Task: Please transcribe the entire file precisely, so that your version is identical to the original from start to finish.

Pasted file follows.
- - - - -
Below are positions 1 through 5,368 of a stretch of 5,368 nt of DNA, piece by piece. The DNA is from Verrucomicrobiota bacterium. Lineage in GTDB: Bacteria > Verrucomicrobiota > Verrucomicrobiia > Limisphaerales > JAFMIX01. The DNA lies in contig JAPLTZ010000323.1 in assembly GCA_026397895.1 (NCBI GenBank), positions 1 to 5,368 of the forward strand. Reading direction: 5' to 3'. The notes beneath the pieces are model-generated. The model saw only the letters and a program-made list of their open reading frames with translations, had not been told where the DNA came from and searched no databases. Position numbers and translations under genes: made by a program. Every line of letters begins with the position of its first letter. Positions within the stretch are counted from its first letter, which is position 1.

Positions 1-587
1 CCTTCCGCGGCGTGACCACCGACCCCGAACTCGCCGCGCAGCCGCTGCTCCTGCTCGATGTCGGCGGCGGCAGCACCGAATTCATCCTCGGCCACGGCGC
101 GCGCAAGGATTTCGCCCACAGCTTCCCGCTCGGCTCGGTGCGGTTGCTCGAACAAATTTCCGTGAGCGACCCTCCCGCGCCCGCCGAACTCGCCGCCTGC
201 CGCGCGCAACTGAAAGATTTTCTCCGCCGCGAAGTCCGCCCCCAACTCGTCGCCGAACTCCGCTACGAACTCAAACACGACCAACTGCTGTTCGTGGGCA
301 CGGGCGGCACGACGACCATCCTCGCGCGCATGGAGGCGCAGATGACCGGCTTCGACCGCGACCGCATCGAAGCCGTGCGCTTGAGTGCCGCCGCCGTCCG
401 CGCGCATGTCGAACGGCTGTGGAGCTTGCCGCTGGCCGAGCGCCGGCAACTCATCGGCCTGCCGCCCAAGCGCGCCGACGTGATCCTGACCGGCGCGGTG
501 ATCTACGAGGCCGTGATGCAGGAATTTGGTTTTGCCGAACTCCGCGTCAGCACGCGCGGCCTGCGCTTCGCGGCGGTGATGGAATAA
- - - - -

Below are positions 1 through 5,368 of a stretch of 5,368 nt of DNA, piece by piece. The DNA is from Verrucomicrobiota bacterium. Lineage in GTDB: Bacteria > Verrucomicrobiota > Verrucomicrobiia > Limisphaerales > JAFMIX01. The DNA lies in contig JAPLTZ010000323.1 in assembly GCA_026397895.1 (NCBI GenBank), positions 1 to 5,368 of the forward strand. Reading direction: 5' to 3'. The notes beneath the pieces are model-generated. The model saw only the letters and a program-made list of their open reading frames with translations, had not been told where the DNA came from and searched no databases. Position numbers and translations under genes: made by a program. Every line of letters begins with the position of its first letter. Positions within the stretch are counted from its first letter, which is position 1.

Positions 1-587
1 CCTTCCGCGGCGTGACCACCGACCCCGAACTCGCCGCGCAGCCGCTGCTCCTGCTCGATGTCGGCGGCGGCAGCACCGAATTCATCCTCGGCCACGGCGC
101 GCGCAAGGATTTCGCCCACAGCTTCCCGCTCGGCTCGGTGCGGTTGCTCGAACAAATTTCCGTGAGCGACCCTCCCGCGCCCGCCGAACTCGCCGCCTGC
201 CGCGCGCAACTGAAAGATTTTCTCCGCCGCGAAGTCCGCCCCCAACTCGTCGCCGAACTCCGCTACGAACTCAAACACGACCAACTGCTGTTCGTGGGCA
301 CGGGCGGCACGACGACCATCCTCGCGCGCATGGAGGCGCAGATGACCGGCTTCGACCGCGACCGCATCGAAGCCGTGCGCTTGAGTGCCGCCGCCGTCCG
401 CGCGCATGTCGAACGGCTGTGGAGCTTGCCGCTGGCCGAGCGCCGGCAACTCATCGGCCTGCCGCCCAAGCGCGCCGACGTGATCCTGACCGGCGCGGTG
501 ATCTACGAGGCCGTGATGCAGGAATTTGGTTTTGCCGAACTCCGCGTCAGCACGCGCGGCCTGCGCTTCGCGGCGGTGATGGAATAA